Abstracts of the 2013 Annual Meeting of the AANS/CNS Section on Disorders of the Spine and Peripheral Nerves
Phoenix, Arizona • March 6–9, 2013
Arvind C. Mohan, Howard L. Weiner, Carrie A. Mohila, Adekunle Adesina, Murali Chintagumpala, Daniel Curry, Andrew Jea, Jonathan J. Lee, Sandi K. Lam, William E. Whitehead, Robert Dauser, Daniel Yoshor and Guillermo Aldave
The indication for and timing of surgery for epilepsy associated with low-grade mixed neuronal-glial tumors may be controversial. The purpose of this study was to evaluate the effect of resection and associated variables on epilepsy and on progression-free survival (PFS).
A retrospective chart review of patients treated between 1992 and 2016 was conducted to identify individuals with epilepsy and low-grade gliomas or neuronal-glial tumors who underwent resective surgery. Data analyzed included age at epilepsy onset, age at surgery, extent of resection, use of electrocorticography, the number of antiepileptic drugs (AEDs) before and after surgery, the presence of dysplasia, Engel class, histological findings, and PFS. The institutional review board protocol was specifically approved to conduct this study.
A total of 107 patients were identified. The median follow-up was 4.9 years. The most common pathology was dysembryoplastic neuroepithelial tumor (36.4%), followed by ganglioglioma (31.8%). Eighty-four percent of patients had Engel class I outcomes following surgery. Gross-total resection was associated with a higher likelihood of an Engel class I outcome (90%) as compared to subtotal resection (58%) (p = 0.0005). Surgery reduced the AED burden, with 40% of patients requiring no AEDs after surgery (p < 0.0001). Children with neurodevelopmental comorbidities (n = 5) uniformly did not experience seizure improvement following resection (0% vs 83% overall; p < 0.0001). Electrocorticography was used in 33% of cases and did not significantly increase class I outcomes. PFS was 90% at 5 years. Eleven percent of tumors recurred, with subtotal resection more likely to result in recurrence (hazard ratio 5.3, p = 0.02). Histological subtype showed no significant impact on recurrence.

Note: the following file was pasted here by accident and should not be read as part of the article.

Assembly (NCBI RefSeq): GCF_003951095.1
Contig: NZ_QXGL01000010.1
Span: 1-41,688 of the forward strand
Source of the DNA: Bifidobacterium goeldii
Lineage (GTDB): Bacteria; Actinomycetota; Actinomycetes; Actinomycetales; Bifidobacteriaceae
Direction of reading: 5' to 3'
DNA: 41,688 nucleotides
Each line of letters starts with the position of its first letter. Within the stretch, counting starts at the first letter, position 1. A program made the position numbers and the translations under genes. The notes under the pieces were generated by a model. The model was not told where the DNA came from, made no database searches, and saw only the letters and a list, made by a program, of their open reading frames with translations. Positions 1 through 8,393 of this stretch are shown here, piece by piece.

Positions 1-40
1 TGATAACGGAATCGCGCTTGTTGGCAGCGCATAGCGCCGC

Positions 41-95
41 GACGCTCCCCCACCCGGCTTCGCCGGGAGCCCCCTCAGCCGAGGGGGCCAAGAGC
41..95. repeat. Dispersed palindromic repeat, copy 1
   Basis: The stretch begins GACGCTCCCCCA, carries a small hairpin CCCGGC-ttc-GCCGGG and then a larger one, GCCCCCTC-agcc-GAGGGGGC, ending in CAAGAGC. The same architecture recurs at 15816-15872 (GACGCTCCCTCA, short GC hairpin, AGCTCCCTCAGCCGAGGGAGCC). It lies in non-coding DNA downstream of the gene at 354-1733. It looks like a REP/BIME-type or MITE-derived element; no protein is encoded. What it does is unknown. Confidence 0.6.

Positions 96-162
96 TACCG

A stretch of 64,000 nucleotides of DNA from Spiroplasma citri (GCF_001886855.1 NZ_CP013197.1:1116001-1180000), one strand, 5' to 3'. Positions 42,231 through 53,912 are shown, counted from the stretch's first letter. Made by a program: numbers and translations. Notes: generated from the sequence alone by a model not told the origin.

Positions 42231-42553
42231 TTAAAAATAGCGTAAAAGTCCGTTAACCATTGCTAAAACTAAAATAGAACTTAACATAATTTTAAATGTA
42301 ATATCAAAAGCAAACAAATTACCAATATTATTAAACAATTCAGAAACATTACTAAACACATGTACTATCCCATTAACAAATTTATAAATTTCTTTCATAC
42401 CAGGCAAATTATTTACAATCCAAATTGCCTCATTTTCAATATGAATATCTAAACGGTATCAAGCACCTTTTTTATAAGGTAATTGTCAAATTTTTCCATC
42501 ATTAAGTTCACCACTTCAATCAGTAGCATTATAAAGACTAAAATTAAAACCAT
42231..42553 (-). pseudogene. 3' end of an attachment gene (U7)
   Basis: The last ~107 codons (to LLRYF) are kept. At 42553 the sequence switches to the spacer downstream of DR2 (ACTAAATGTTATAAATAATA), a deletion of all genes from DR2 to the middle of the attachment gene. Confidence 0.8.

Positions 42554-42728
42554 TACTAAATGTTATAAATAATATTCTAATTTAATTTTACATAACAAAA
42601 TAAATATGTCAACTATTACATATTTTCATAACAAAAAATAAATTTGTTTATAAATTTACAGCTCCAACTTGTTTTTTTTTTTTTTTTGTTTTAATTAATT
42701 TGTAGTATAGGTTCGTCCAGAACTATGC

Gross-total resection was strongly associated with Engel class I outcome and longer PFS. Further studies are needed to elucidate the suitable time for surgery and to identify factors associated with oncological transformation.
Joel Mercer, Andrew C. L. Lam, Roger Smith, Nazanin Fallah-Rad and John Kavanagh
A 69-year-old man developed pulmonary metastases following vertebroplasties for pathological fractures of vertebrae T12–L4. The fractures developed due to spinal metastases from castrate-resistant prostate cancer. A CT scan performed 1 month prior indicated no evidence of pulmonary malignancy. However, CT scans performed 2 months after the vertebroplasties demonstrated intravascular pulmonary metastases distributed similarly to embolized polymethylmethacrylate. Vertebroplasty is a well-established procedure for symptomatic management of vertebral compression fractures. However, studies have demonstrated an increase in circulating tumor cells following vertebroplasties, theoretically increasing the risk of distant metastases. In this case, the chronicity and radiological findings suggest that the pulmonary intravascular metastases may have resulted from the vertebroplasties.